According to the Texas Education Agency’s (TEA) Accessible Content from the 2016 Nonpublic Day and Residential PowerPoint and document, “A nonpublic school placement is the placement of a student by a district, at district cost, into a private setting to receive special education and related services that the district is unable to provide for the student while still providing a free appropriate public education (FAPE).”
Facts about Nonpublic School Placements
TEA must approve the educational program of all sites that districts choose to place students to ensure that each meet both federal and state special education program requirements. The legal responsibility for providing appropriate education services to a student remains with the sending district. All service providers at the nonpublic school must be appropriately certified and/or licensed. Before entering into a contract with a facility, an ARD committee must be convened to develop an IEP for the student. A representative of the nonpublic school must participate in the meeting.
Noneducational Community-Based Support Services
Districts should coordinate with the Local Intellectual Disability Authority, Mental Health Authority, Community Resource Group, or group of people knowledgeable about the student to determine that whether noneducational support services are available that would enable the student to remain in or return to the community. Texas Education Code §29.013
Facilities that provide educational services must have their educational programs approved for contracting purposes by the commissioner of education. 19 TAC 89.61(c)
The district shall make an initial and an annual on-site visit to verify that the facility can, and will, provide the services listed in the student’s IEP which the facility has agreed to provide. 19 TAC 89.61(a)(4)(E)
Before the district places a student in, or refers a student to, a facility, the district shall conduct an ARD committee meeting in accordance with state and federal requirements. 19 TAC 89.61(a)(4)
An ARD meeting must be held to:
- Consider all options and lesser restrictive placements.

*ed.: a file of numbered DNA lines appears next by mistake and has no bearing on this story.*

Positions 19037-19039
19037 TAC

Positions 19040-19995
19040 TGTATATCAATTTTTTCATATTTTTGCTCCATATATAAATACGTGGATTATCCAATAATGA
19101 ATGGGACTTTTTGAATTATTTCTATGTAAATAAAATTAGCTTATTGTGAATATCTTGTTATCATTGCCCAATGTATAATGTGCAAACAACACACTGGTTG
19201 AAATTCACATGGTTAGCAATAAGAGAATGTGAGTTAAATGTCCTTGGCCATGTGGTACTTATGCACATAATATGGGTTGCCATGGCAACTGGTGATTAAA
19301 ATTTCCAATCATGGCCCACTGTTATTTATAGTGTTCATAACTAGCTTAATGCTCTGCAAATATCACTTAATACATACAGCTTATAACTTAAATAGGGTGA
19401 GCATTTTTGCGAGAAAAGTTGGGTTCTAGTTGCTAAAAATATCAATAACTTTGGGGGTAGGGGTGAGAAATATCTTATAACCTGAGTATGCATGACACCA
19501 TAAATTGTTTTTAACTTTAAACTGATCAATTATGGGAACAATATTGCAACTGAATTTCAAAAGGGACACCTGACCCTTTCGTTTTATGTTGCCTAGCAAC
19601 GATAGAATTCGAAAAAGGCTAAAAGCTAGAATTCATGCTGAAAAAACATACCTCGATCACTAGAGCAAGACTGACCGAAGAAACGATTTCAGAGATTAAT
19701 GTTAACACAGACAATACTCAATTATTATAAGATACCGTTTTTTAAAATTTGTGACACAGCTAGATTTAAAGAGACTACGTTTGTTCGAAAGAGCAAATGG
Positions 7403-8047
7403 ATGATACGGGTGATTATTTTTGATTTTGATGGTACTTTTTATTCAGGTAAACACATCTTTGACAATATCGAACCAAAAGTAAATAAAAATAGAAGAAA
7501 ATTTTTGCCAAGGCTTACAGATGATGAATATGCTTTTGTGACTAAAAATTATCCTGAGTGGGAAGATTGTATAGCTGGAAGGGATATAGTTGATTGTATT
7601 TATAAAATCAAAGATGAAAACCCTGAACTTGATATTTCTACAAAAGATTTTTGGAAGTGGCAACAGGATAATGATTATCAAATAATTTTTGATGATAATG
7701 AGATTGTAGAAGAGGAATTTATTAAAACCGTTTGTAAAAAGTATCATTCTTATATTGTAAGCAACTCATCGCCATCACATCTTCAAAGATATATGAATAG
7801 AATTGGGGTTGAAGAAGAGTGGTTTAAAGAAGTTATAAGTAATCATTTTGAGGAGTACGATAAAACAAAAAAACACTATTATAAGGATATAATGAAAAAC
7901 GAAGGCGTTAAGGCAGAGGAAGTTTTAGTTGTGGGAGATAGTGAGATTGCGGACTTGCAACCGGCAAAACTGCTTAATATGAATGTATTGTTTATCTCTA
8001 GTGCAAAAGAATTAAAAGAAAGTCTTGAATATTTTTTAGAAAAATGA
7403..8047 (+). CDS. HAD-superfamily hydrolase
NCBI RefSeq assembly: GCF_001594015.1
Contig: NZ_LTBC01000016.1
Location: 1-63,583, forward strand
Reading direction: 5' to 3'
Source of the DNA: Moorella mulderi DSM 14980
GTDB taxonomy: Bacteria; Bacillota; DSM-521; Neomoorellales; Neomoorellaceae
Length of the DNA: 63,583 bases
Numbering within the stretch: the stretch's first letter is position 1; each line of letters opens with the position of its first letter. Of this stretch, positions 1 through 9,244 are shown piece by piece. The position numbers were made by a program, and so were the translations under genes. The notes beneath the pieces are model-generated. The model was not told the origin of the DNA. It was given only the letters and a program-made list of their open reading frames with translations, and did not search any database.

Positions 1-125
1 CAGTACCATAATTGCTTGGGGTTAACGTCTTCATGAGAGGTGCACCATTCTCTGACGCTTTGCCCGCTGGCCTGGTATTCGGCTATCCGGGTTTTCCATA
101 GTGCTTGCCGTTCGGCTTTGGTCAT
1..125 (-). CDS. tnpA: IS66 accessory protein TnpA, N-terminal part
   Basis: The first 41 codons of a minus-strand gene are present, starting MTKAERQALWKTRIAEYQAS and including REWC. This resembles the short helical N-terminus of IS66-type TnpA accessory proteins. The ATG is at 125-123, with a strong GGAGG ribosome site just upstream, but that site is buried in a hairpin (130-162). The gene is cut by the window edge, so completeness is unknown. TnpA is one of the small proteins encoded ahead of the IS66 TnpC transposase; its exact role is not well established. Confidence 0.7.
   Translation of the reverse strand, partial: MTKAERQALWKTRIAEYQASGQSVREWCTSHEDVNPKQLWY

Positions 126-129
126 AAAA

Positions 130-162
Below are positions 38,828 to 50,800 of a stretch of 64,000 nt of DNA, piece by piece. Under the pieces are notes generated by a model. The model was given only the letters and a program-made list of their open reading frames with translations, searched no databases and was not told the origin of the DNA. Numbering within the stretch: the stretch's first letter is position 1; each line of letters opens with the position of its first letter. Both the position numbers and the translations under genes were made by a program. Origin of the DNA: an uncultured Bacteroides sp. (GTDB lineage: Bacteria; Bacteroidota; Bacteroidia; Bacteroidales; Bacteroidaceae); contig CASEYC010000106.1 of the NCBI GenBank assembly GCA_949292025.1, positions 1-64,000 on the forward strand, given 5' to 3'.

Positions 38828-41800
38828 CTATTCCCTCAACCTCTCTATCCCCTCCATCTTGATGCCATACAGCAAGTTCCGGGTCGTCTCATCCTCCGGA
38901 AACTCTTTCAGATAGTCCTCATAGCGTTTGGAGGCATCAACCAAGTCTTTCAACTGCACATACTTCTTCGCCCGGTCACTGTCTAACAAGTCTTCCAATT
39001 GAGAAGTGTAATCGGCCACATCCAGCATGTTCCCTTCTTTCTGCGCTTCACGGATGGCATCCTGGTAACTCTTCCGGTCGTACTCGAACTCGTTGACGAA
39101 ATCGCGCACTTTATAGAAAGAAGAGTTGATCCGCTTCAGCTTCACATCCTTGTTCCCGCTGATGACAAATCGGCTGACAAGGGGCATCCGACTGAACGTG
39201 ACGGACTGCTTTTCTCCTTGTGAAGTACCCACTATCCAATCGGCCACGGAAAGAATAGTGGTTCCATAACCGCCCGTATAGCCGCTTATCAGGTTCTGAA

- List the services which the district is unable to provide and which the facility will provide.
- Document the appropriateness of the facility for the student
- Establish, in writing, criteria, and estimated timelines for the student’s return to the district (reintegration plan). If it is not an initial placement, the committee should review and document the student’s progress on the goals/objectives for return to the district.
- nonpublic day/residential placement is needed
- the educational program provided at the facility is appropriate
- the placement is the least restrictive environment
- IEP must contain specific goals/objectives addressing the services (academic, related services, behavior therapy, etc.) for which funding is requested.
Nonpublic Application Submission
The school district then submits the application for state funding to TEA from Nonpublic/High Cost Funds. Funding is available for nonpublic school day programs and residential programs.
State funding for day programs is 1.7 X the district’s state disbursement. For residential programs, the district must spend any available funds, the district must expend its local tax share per average daily attendance, and 25% of its IDEA-B formula tentative entitlement for related services and residential costs.”
If the application is approved, TEA pays the balance of the residential placement costs.
The application shall not be approved if the application indicates that the:
- placement is due primarily to the student’s medical problems
- placement is due primarily to problems in the student’s home
- district does not have a plan, including timelines and criteria, for the student’s return to the local school program
- district did not attempt to implement lesser restrictive placements prior to residential placement (except in emergency situations as documented by the ARD committee)
- placement is not cost effective when compared with other alternative placements
- residential facility provides unfundable/unapprovable services
19 TAC 89.61(b)(1)
- Nonpublic Day and Residential Guidance
- Nonpublic School Monitoring and Guidance Resources for Special Education
Texas High Cost Fund
TEA is required to set aside IDEA-B funds to provide schools with funding to address the financial impact of a high-need child with disabilities on their budget. When the costs to provide a FAPE to a child with a disability exceed three times the average per-pupil expenditure (APPE), a district may request HCF. Only costs identified in the child’s IEP and associated with providing direct special education and related services to the child are considered in determining whether a child is a high-need child.
There are other eligibility criteria that a district must meet to be able to request and receive these funds. Information on this process is available on the TEA website >